L.A.’s Academy Museum of Motion Pictures Announces Opening Date
A museum dedicated to the art and craft of filmmaking had been a dream for the founders of the Academy Awards since the first ceremony in 1929. On December 14, that dream will finally become a reality with the opening of the long-delayed Academy Museum of Motion Pictures in Los Angeles.
Tom Hanks, who is cochair of the museum’s capital campaign, made the announcement during Sunday’s live Oscars telecast. “There is plenty of culture to be found in the City of Angels, but there has never been a museum dedicated to the art and science of motion pictures,” he said from the stage. The institution’s fundraising goals are 95 percent complete, having secured $368 million thus far. The project, which was first announced in 2012, was initially slated to cost $250 million and open in 2017, but it has been plagued by delays due to construction problems, a swelling budget, and the exit of director Kerry Brougher.
The museum, which is located next to a cluster of L.A.’s top cultural institutions, has been designed by Pritzker Prize–winning architect Renzo Piano (who worked with Gensler as executive architect). The complex encompasses a former department store, built in 1939, as well as a spectacular new spherical glass dome, which houses the 1,000-seat David Geffen Theatre.
Visitors will find plush red handmade Italian chairs that hearken back to the glamorous heyday of cinema, from which they can watch masterpieces on 35mm, 70mm, digital laser, and nitrate print. Other highlights include the 288-seat Mann Theater, which will have a Federico Fellini retrospective as its first slate of programming, and the Shirley Temple Education Studio, which will provide hands-on workshops in moviemaking techniques.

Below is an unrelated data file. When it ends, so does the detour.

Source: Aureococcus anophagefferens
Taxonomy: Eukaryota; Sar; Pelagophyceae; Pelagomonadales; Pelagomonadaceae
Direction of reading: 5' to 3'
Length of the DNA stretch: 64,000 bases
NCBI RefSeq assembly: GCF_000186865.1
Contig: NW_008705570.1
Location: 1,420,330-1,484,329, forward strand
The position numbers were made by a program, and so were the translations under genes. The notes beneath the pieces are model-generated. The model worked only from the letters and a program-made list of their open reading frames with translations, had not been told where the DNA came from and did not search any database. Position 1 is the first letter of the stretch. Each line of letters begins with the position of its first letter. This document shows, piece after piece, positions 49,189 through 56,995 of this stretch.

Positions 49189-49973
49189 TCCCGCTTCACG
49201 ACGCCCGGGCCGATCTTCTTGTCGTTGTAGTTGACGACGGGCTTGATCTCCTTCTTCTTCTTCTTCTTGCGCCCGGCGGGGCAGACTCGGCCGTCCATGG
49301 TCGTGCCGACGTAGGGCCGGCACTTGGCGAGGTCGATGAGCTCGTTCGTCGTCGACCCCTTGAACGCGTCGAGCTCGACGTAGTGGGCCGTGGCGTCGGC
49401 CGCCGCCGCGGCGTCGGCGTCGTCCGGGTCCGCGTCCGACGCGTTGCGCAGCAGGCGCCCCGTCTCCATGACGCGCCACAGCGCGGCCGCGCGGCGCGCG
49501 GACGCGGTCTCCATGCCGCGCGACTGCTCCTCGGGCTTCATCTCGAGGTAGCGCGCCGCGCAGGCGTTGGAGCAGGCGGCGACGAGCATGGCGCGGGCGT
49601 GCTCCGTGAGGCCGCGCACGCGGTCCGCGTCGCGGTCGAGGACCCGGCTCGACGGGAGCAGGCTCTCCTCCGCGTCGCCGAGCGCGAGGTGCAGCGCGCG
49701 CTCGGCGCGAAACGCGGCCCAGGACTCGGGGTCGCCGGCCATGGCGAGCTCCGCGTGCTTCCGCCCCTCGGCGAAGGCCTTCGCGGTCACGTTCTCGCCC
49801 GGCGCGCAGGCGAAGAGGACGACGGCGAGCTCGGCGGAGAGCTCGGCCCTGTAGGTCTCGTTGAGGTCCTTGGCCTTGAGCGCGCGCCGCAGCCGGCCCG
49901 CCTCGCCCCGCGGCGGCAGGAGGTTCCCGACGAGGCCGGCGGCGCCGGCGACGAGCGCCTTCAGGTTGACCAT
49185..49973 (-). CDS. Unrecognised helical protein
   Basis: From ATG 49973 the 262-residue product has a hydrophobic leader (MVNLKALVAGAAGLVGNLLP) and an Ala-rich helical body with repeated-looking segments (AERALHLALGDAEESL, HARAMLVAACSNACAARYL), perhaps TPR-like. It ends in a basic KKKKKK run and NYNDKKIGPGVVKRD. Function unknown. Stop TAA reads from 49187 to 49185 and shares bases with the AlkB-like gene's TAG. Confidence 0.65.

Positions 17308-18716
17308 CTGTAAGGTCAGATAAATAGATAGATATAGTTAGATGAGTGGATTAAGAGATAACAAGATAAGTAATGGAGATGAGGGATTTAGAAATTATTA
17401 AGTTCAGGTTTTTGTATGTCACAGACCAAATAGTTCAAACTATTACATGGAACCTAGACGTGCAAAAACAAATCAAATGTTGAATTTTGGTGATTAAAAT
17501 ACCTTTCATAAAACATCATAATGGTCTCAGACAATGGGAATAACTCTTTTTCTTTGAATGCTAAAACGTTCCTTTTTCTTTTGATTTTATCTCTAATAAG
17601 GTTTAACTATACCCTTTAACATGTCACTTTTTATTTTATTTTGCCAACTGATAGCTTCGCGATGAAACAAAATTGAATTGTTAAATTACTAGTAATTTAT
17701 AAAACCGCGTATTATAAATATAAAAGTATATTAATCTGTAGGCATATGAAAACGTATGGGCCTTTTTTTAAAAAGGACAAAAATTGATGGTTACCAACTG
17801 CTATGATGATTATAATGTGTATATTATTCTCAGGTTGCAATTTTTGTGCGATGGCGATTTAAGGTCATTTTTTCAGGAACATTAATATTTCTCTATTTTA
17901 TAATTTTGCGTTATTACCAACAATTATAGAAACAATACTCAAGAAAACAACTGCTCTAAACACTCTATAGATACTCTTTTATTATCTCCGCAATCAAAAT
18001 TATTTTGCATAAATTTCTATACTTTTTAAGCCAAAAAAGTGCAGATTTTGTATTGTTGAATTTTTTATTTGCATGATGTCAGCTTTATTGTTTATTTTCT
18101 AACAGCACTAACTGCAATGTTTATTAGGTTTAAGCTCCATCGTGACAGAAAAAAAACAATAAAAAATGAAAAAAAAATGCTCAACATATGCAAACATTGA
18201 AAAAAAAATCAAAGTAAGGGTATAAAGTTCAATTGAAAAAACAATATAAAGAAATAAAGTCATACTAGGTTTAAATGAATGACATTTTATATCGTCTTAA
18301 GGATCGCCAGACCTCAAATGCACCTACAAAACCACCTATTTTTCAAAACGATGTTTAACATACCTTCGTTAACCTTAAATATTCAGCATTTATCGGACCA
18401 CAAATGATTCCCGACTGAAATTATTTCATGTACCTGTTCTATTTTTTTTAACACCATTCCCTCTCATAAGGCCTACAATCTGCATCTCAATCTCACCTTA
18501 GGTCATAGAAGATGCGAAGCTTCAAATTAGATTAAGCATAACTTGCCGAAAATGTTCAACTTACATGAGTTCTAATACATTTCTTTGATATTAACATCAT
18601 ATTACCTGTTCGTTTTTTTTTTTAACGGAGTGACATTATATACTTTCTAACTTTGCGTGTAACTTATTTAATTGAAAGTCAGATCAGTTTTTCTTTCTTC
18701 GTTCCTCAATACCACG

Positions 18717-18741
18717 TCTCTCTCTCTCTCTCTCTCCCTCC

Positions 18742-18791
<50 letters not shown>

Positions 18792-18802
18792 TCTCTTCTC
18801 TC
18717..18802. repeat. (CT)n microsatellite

There are also four floors of exhibition space, totaling 50,000 square feet. The inaugural exhibition will be the first major U.S. showcase dedicated to filmmaker Hayao Miyazaki’s work. It will include storyboards, film stills, and sketches from the director of Spirited Away, plus immersive environments transporting visitors into his whimsical worlds. That will be followed by the special exhibition “Regeneration: Black Cinema 1900–70,” about the history and representation of African-American filmmakers from the birth of moviemaking through the civil rights era of the late 1960s.
The collection includes a staggering 190,000 film and video assets and 61,000 posters. Highlights include early examples of film technology, like an early motion picture Mutoscope from 1906; costume design, like the dress Salma Hayak wore as Frida Kahlo in Frida (2002); Bela Lugosi’s cape from 1931’s Dracula; and Dorothy’s iconic ruby slippers from the Wizard of Oz (1939). There are also examples of production design, including a pair of café doors from Casablanca (1942), and makeup and special effects appliances. “It’s going to be a very big deal,” said Hanks. “See you there!”